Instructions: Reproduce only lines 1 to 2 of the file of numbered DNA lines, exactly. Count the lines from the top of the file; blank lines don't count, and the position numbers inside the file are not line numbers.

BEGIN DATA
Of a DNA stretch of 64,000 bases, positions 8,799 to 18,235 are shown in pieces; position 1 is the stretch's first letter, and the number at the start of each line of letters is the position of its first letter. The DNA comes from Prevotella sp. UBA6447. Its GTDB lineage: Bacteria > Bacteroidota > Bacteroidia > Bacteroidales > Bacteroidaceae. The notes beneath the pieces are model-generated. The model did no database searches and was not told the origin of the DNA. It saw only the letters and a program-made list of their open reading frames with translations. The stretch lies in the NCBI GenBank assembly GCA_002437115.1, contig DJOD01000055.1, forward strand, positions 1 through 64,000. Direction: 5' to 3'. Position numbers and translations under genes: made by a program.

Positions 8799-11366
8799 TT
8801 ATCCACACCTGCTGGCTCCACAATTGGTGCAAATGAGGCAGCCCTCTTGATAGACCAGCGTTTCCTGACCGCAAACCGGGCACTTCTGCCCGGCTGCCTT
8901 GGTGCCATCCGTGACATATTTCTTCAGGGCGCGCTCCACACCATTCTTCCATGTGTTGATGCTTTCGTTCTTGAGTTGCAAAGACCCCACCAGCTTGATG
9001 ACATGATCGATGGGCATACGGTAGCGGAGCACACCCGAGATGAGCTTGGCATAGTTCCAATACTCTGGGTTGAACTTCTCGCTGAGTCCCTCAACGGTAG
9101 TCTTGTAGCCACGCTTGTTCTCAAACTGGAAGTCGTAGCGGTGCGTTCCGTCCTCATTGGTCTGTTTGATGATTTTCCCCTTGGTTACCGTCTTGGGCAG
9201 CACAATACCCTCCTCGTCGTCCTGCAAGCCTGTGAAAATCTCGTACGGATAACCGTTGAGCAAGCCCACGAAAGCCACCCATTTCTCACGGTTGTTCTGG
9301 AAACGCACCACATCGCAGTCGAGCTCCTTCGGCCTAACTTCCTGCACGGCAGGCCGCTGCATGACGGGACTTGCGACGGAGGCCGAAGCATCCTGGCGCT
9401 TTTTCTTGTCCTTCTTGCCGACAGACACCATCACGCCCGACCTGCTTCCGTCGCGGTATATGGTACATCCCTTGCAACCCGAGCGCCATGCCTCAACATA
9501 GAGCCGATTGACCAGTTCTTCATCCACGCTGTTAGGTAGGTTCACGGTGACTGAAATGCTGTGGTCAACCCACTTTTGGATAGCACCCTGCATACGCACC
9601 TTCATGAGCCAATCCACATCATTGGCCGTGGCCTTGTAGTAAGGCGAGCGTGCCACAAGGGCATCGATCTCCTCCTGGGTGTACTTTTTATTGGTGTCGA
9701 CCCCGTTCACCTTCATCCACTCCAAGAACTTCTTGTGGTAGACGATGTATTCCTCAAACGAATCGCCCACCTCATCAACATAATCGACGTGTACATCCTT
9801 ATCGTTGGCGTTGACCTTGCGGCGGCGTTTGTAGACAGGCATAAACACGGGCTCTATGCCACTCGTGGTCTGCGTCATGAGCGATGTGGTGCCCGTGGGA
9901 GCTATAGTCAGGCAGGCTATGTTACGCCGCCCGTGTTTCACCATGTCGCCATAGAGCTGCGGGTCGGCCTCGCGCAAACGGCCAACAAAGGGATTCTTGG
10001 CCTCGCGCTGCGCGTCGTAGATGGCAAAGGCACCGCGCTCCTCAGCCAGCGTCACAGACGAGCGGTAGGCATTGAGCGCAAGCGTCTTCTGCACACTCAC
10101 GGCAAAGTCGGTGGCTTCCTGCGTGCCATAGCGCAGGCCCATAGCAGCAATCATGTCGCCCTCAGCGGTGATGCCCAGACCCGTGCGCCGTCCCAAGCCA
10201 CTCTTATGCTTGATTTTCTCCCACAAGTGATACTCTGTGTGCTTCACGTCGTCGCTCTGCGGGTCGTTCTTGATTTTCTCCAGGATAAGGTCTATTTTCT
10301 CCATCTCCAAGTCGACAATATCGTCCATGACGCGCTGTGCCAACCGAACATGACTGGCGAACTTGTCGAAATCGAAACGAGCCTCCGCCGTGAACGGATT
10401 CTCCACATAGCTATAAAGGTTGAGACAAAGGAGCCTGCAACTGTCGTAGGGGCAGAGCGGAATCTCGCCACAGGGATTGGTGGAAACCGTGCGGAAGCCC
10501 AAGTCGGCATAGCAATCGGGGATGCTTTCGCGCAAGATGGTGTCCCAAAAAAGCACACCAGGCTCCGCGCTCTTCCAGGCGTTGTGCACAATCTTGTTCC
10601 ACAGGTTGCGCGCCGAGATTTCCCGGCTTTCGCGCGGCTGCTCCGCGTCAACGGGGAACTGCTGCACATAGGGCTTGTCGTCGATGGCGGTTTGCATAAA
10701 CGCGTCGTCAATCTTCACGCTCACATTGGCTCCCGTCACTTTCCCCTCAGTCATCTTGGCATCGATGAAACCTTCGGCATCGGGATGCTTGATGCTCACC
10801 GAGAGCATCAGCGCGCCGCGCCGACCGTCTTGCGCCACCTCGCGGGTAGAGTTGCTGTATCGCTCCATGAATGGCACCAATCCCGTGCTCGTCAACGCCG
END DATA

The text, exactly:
Of a DNA stretch of 64,000 bases, positions 8,799 to 18,235 are shown in pieces; position 1 is the stretch's first letter, and the number at the start of each line of letters is the position of its first letter. The DNA comes from Prevotella sp. UBA6447. Its GTDB lineage: Bacteria > Bacteroidota > Bacteroidia > Bacteroidales > Bacteroidaceae. The notes beneath the pieces are model-generated. The model did no database searches and was not told the origin of the DNA. It saw only the letters and a program-made list of their open reading frames with translations. The stretch lies in the NCBI GenBank assembly GCA_002437115.1, contig DJOD01000055.1, forward strand, positions 1 through 64,000. Direction: 5' to 3'. Position numbers and translations under genes: made by a program.

Positions 8799-11366